In the tournament, which includes 65 teams, there are often four games underway at the same time, and they start at around 9 am on the west coast. It's an orgy of basketball, but often a painful and frustrating orgy because inevitably your team ends up playing during work hours, or its game isn't even carried on local TV.
Enter CBS, which for the last two years has streamed video of the games over the web. I was furious last year when one of my team's games was blacked out on the web stream. CBS cut off access to it online because it was also being broadcast on local TV; contract problems between the local stations and the network prohibited streaming a local game. As I pointed out in my post, the time you most want to watch the web stream is when you can't access a TV. So CBS was preventing the most important use of its web coverage.
I was pretty steamed. I wrote at the time:
This mess is typical of the foolishness that often happens when old line media companies try to deal with the Internet. They spend millions setting up an elaborate technological tour de force but neglect to take care of the basics, like letting fans actually watch the games they want to see, and making sure all the features work. The lesson: The product you deliver through a website isn't a bunch of HTML and Java code, it's a solution to the problem of a user. Unless all of the elements of that solution line up properly, your product is a failure.
Okay, fast forward a year. Now it's March Madness season again, and this time I have to give CBS credit. They have lined up all the elements of the solution, and they've created a terrific product for their users.
Every game is being streamed live, with no blackouts and no exceptions. The video is a little grainy, but very acceptable when you see it in motion.
Look at the live feed of scores below the video window. You can switch instantly to any game where the score looks interesting. Plus, after the game is over you can go back and watch highlights, or even re-stream the whole game if you want to.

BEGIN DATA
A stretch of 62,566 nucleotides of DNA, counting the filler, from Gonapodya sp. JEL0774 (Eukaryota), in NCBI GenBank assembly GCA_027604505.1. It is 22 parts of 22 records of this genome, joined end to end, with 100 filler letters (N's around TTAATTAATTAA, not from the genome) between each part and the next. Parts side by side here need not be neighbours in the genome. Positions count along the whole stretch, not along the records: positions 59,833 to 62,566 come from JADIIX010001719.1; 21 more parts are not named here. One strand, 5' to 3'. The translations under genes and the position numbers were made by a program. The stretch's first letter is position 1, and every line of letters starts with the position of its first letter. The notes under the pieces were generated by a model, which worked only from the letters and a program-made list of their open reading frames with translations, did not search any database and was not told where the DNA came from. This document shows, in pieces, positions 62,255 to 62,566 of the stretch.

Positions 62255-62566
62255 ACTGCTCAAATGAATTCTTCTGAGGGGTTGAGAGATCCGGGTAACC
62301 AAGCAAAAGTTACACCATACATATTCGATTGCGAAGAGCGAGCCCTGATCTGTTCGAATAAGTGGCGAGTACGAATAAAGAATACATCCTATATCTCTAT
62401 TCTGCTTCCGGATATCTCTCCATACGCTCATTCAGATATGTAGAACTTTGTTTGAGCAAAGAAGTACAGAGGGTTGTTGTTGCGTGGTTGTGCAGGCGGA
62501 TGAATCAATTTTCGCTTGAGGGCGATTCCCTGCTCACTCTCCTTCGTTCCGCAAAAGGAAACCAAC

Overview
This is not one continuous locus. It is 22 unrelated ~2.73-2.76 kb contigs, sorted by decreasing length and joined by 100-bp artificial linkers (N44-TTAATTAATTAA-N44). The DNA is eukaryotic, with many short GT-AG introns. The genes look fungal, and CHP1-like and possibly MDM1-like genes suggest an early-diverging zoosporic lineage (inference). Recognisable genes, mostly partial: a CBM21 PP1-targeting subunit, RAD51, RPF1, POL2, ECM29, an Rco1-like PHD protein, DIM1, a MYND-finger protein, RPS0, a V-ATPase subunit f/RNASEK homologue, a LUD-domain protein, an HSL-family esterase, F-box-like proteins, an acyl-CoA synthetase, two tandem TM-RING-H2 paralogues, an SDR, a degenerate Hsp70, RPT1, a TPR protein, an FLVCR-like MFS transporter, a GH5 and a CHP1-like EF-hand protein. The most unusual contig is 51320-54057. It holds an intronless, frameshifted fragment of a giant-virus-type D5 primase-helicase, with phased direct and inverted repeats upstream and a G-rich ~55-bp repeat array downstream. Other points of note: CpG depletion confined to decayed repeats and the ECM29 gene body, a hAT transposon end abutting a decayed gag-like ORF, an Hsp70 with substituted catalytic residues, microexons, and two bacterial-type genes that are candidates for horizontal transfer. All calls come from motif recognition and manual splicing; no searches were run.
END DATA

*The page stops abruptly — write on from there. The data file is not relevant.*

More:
One of the annoying things about watching the tournament on TV is that the network cuts away from one game to give updates on others. So if your team gets a good-sized lead, the announcers will say "let's go to New York" and all of a sudden you're watching Gonzaga play Cornell. When you're watching the web stream, the announcers still say, "let's go to New York," but then they don't go anywhere.
It all gives wonderful empowerment to the viewer. Tonight I could watch USC choke like a dog with a bad hunk of meat in its game with Kansas State, and then pop out to catch Belmont almost upset Duke. CBS showed me the score and time remaining for each game, and I could decide what I wanted to watch.
There's also the obligatory boss button, which displays an amusing fake spreadsheet.
Not that I'd ever need it. Nope, no watching games during work for me. Unh-uh, we're far too busy.
Did I mention that the CEO of Rubicon reads my blog? Hi, Nilofer.
The business side of me admires what CBS has done with its advertising in its tournament coverage. Take a look:
This is what happens whenever there's a timeout in the game. The ad panel on the right is coordinated with the ads that you see in the video stream at left. So companies can make click-through offers or give more details on the things they're advertising. In this case there's a free sample offer.
The whole coverage of the tournament is free; apparently the ads are paying for everything. I hope CBS is making a bundle, because the feed on the web isn't just convenient -- due to the extra control it gives me, watching the tournament on the web is better than watching it live on TV. This is the first time I've ever said that about the web version of a broadcast television show. I feel like I've gotten a little glimpse of the future of video, and I really like it.